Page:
Expanded EIA Data on Small-Scale Solar ‘Important Step Forward,’ SEIA Says

The U.S. Energy Information Administration’s (EIA) recent decision to provide monthly estimates of small-scale distributed solar PV electricity generation and capacity by state and sector is an important step for the solar industry, Justin Baca, senior director of research, Solar Energy Industries Association (SEIA), said on Dec. 2.

The EIA on Dec. 1 released its first monthly statistics for the small-scale solar sector, saying that of the total 3.5 million MWh of U.S. solar generation in September, 33 percent came from small-scale solar PV and 67 percent came from utility-scale solar.

“By expanding its reporting of solar energy data, EIA has taken an important step forward in recognizing the growing role solar energy plays, and will play moving forward, in our national energy mix,” Baca said. “As we go into what we expect to be an unprecedented year for solar energy in the U.S., we look forward to working with the EIA to refine its coverage of solar as an indispensable player in our nation’s clean energy future.”

The EIA said that its previous Electric Power Monthly reports provided state-level data only for utility-scale generation sources, including solar. National-level generation and capacity estimates for small-scale solar PV were provided on an annual basis. As Renewable Energy World reported, the SEIA earlier this year performed an independent analysis that found that the EIA’s data with only utility-scale solar generation underreported the amount of solar generated in the U.S. by about half.

“Generation from rooftop PV systems has become an increasingly important part of total solar generation in the United States,” EIA Administrator Adam Sieminski said in a statement. “The new monthly reporting on small-scale distributed solar PV systems gives the country a better way to track their contribution to the nation’s electricity supply.”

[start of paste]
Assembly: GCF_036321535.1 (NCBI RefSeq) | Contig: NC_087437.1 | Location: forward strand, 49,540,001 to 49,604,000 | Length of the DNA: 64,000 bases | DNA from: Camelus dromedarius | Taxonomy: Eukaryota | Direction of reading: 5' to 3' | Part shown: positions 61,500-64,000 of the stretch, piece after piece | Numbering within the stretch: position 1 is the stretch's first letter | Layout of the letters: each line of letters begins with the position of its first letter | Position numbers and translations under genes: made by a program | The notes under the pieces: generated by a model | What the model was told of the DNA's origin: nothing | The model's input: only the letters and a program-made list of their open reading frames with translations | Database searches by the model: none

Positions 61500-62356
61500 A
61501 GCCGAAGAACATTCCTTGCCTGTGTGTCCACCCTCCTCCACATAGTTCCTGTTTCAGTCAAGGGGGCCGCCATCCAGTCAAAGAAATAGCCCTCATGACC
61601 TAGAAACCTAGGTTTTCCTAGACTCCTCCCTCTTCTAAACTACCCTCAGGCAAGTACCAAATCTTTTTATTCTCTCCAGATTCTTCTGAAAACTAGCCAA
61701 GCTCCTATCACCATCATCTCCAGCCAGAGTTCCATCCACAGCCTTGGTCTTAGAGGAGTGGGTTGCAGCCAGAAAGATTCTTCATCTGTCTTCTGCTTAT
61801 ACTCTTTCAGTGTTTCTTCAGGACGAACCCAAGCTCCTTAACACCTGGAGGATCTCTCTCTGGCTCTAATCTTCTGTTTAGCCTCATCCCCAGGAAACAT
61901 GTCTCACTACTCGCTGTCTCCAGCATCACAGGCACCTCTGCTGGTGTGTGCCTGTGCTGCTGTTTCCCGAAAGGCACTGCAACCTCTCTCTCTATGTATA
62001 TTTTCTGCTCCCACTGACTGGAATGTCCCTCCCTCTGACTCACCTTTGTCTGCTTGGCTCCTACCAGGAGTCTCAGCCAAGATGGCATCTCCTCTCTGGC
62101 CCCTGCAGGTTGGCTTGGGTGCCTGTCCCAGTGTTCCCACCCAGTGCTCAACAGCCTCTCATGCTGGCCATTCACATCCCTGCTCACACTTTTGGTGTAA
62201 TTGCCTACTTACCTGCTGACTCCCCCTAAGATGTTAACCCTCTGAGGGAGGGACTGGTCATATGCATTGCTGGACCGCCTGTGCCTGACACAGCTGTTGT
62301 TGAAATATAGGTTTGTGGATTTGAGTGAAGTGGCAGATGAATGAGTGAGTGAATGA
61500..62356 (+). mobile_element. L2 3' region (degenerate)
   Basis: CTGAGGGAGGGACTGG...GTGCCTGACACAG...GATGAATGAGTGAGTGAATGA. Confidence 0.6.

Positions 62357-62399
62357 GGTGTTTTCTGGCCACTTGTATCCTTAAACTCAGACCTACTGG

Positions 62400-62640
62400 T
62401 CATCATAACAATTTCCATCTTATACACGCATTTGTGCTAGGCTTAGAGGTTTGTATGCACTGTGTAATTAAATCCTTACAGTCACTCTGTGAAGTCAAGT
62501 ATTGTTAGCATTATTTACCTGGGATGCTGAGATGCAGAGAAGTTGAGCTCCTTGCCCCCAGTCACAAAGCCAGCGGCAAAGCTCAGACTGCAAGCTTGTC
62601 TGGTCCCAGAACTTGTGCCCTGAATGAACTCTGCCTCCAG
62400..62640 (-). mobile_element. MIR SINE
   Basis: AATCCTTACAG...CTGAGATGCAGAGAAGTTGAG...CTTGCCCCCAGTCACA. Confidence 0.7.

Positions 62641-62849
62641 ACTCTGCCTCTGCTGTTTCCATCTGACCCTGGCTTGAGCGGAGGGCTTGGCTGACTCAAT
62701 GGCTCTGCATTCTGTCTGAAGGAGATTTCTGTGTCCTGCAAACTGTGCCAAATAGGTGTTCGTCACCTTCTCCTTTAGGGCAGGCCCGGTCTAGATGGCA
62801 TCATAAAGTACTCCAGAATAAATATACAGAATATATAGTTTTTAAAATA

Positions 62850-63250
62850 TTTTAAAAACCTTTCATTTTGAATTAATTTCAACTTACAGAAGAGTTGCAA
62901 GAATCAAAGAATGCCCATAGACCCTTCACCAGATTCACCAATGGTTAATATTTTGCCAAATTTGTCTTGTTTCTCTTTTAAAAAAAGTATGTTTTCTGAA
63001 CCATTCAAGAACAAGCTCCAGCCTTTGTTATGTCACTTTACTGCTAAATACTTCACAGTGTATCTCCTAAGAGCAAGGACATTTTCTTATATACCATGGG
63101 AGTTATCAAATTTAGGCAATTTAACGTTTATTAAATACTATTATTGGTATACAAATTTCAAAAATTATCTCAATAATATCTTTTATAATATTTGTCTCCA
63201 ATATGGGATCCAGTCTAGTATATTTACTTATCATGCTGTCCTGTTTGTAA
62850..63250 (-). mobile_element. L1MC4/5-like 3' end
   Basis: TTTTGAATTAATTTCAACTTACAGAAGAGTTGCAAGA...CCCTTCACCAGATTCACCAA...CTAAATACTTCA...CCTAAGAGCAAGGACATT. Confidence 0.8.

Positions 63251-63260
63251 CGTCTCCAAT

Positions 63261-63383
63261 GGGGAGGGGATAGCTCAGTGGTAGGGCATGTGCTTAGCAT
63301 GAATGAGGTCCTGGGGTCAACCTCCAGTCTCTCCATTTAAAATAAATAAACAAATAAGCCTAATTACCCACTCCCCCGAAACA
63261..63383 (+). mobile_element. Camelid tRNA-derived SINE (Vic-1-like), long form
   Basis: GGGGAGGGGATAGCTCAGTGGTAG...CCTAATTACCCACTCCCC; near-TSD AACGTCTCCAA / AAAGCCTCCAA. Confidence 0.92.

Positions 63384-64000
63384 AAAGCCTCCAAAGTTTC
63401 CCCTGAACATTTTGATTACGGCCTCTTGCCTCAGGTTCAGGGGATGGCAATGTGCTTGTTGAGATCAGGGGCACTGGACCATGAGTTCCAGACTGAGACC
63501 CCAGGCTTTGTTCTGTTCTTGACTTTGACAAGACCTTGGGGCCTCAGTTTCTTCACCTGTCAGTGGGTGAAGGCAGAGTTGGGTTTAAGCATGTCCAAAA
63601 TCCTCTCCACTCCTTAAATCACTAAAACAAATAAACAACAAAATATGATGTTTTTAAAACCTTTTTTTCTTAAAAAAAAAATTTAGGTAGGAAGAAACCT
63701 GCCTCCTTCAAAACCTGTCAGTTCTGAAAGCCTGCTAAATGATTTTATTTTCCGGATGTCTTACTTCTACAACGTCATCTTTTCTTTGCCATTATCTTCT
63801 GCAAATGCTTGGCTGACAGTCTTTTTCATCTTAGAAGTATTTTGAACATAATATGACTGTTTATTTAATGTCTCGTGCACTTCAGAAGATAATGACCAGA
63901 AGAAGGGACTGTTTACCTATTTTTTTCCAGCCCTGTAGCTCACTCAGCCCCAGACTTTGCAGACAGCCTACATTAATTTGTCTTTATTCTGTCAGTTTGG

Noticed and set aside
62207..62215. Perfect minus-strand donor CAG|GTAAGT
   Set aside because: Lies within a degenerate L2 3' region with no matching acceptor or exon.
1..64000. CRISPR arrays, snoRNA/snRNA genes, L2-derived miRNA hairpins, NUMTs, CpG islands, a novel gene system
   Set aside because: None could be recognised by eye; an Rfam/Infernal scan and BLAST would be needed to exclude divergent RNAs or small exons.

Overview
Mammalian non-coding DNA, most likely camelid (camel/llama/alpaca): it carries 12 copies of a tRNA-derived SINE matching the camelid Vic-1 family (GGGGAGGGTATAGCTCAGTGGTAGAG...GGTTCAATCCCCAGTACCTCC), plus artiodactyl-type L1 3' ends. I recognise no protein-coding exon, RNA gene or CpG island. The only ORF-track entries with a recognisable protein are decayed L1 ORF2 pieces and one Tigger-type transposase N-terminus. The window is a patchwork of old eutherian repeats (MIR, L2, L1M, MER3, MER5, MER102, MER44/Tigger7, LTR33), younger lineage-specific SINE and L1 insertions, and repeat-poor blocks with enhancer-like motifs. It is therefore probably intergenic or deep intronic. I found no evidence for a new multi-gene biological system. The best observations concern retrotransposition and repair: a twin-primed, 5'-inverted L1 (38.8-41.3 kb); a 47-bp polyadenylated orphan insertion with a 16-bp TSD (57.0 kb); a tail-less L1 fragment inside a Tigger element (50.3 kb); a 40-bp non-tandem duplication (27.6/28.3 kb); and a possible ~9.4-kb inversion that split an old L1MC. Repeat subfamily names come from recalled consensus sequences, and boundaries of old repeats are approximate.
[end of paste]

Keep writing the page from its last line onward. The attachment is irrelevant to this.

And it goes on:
According to the EIA, almost 40 percent of the distributed PV capacity in the U.S. is located in California, with the next nine states accounting for another 44 percent. Those nine states are New Jersey, Arizona, Massachusetts, New York, Hawaii, Colorado, Maryland, Pennsylvania and Connecticut. (See graph.) The remaining 40 states and the District of Columbia combined have the remaining 16 percent.

The EIA said it uses its surveys of electric utilities to collect information on the number of customers with distributed PV systems and the aggregate capacity of those systems. Because electric utilities do not necessarily know how much electricity is generated by rooftop PV on their distribution systems, the EIA said that generation from those systems is estimated.

Lead image: Solar panels on roof. Credit: Shutterstock.

Graph credit: U.S. Energy Information Administration.

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Jennifer Delony, analyst for TransmissionHub, started her career as a B2B news editor in the local and long-distance telecommunications industries in the '90s. Jennifer began covering renewable energy issues at the local level in 2005 and covered U.S. and Canadian utility-scale wind energy as editor of North American Windpower magazine from 2006-2009. She also provides analysis for the oil and natural gas sectors as editor of Oilman Magazine.

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